Booster Shots

The following groups are eligible to receive a booster shot of Pfizer-BioNTech 6 months after completing their Pfizer-BioNTech vaccination series:

  • People aged 65 years and older and adults 50–64 years with underlying medical conditions should get a booster shot of Pfizer-BioNTech vaccine. The risk of severe illness from COVID-19 increases with age, and can also increase for adults of any age with underlying medical conditions.
  • Residents of long-term care settings aged 18 years and older should get a booster shot of Pfizer-BioNTech vaccine.Because residents in long-term care settings live closely together in group settings and are often older adults with underlying medical conditions, they are at increased risk of infection and severe illness from COVID-19.People aged 18–49 years with underlying medical conditions may get a booster shot of Pfizer-BioNTech vaccine based on their individual benefits and risks. Adults aged 18–49 years who have underlying medical conditions are at increased risk for severe illness from COVID-19. However, that risk is likely not as high as it would be for adults aged 50 years and older who have underlying medical conditions. People aged 18–49 years who have underlying medical conditions may get a booster shot after considering their individual risks and benefits. This recommendation may change in the future as more data become available.
  • People aged 18–64 years at increased risk for COVID-19 exposure and transmission because of occupational or institutional setting may get a booster shot of Pfizer-BioNTech vaccine based on their individual benefits and risks. Adults aged 18–64 years who work or reside in certain settings (e.g., health care, schools, correctional facilities, homeless shelters) may be at increased risk of being exposed to COVID-19, which could be spreading where they work or reside. Since that risk can vary across settings and based on how much COVID-19 is spreading in a community, people aged 18–64 years who are at increased risk for COVID-19 exposure and transmission because of occupational or institutional setting may get a booster shot after considering their individual risks and benefits. This recommendation may change in the future as more data become available.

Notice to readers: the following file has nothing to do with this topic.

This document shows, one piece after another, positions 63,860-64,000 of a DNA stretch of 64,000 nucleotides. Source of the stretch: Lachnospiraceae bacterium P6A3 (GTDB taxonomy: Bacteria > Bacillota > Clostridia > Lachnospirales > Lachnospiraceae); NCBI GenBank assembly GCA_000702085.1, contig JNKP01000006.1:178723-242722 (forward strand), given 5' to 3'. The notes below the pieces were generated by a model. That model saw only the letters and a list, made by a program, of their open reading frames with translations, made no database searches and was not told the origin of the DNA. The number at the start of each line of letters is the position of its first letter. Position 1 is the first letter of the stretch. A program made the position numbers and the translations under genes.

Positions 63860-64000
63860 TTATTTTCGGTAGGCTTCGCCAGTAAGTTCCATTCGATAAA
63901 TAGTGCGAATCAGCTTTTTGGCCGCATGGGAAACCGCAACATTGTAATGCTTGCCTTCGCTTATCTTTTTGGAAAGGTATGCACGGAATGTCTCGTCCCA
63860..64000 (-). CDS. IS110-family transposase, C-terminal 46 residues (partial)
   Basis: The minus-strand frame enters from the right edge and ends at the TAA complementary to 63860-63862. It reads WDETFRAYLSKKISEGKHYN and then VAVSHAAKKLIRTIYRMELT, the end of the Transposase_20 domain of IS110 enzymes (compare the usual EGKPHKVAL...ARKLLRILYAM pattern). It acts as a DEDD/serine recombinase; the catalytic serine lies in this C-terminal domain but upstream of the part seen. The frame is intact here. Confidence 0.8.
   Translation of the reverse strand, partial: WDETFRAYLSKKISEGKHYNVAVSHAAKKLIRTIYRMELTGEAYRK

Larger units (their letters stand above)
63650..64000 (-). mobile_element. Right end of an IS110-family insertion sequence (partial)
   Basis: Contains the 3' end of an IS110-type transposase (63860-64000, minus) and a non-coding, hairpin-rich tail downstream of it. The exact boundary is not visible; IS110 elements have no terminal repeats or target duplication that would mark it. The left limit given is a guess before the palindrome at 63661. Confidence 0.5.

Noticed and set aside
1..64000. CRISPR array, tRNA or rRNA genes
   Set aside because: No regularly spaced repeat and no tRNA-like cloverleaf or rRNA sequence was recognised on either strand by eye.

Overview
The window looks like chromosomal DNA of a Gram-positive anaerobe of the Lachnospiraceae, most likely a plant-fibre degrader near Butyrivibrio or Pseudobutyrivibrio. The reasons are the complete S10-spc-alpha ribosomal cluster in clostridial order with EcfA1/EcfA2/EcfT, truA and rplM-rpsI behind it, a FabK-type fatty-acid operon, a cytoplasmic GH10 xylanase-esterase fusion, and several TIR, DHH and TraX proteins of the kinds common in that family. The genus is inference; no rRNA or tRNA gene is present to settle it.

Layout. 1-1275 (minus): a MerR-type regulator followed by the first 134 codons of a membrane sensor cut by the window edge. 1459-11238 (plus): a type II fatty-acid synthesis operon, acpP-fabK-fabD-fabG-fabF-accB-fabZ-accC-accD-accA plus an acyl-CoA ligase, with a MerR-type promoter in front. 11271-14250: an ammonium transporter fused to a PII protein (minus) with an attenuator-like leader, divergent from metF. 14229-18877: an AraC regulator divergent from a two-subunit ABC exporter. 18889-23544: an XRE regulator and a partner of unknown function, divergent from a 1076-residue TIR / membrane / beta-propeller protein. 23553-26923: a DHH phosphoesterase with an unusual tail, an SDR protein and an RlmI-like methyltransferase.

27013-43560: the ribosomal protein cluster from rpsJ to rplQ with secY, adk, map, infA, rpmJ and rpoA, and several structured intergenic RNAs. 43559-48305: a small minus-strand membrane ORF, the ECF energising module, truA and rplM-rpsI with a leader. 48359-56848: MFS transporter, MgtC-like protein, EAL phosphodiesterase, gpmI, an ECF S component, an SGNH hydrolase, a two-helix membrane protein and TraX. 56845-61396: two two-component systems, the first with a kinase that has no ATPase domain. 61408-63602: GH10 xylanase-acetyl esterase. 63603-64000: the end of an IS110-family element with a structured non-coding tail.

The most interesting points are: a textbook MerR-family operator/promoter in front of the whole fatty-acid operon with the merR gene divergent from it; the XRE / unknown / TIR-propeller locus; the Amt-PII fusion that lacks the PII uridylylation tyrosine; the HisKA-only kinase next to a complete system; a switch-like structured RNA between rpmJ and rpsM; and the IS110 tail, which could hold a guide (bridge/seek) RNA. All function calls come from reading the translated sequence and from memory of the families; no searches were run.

Learn more about who is eligible for a COVID-19 booster shot.

Vaccination Card and Booster Shots

At your first vaccination appointment, you should have received a vaccination card that tells you which COVID-19 vaccine you received, the date you received it, and where you received it. Bring this vaccination card to your booster dose vaccination appointment.

Booster Shots vs. Additional Doses

A booster shot is administered when a person has completed their vaccine series and protection against the virus has decreased over time. Additional doses are administered to people with moderately to severely compromised immune systems. This additional dose of an mRNA-COVID-19 vaccine is intended to improve immunocompromised people’s response to their initial vaccine series

People with Underlying Medical Conditions Included in the COVID-19 Vaccine Clinical Trials

Vaccine manufacturers report information from clinical trials, including demographics and underlying medical conditions of people who participated in COVID-19 vaccine trials. You can find additional information on COVID-19 vaccine clinical trials at clinicaltrials.govexternal icon, a database of privately and publicly funded clinical studies conducted around the world.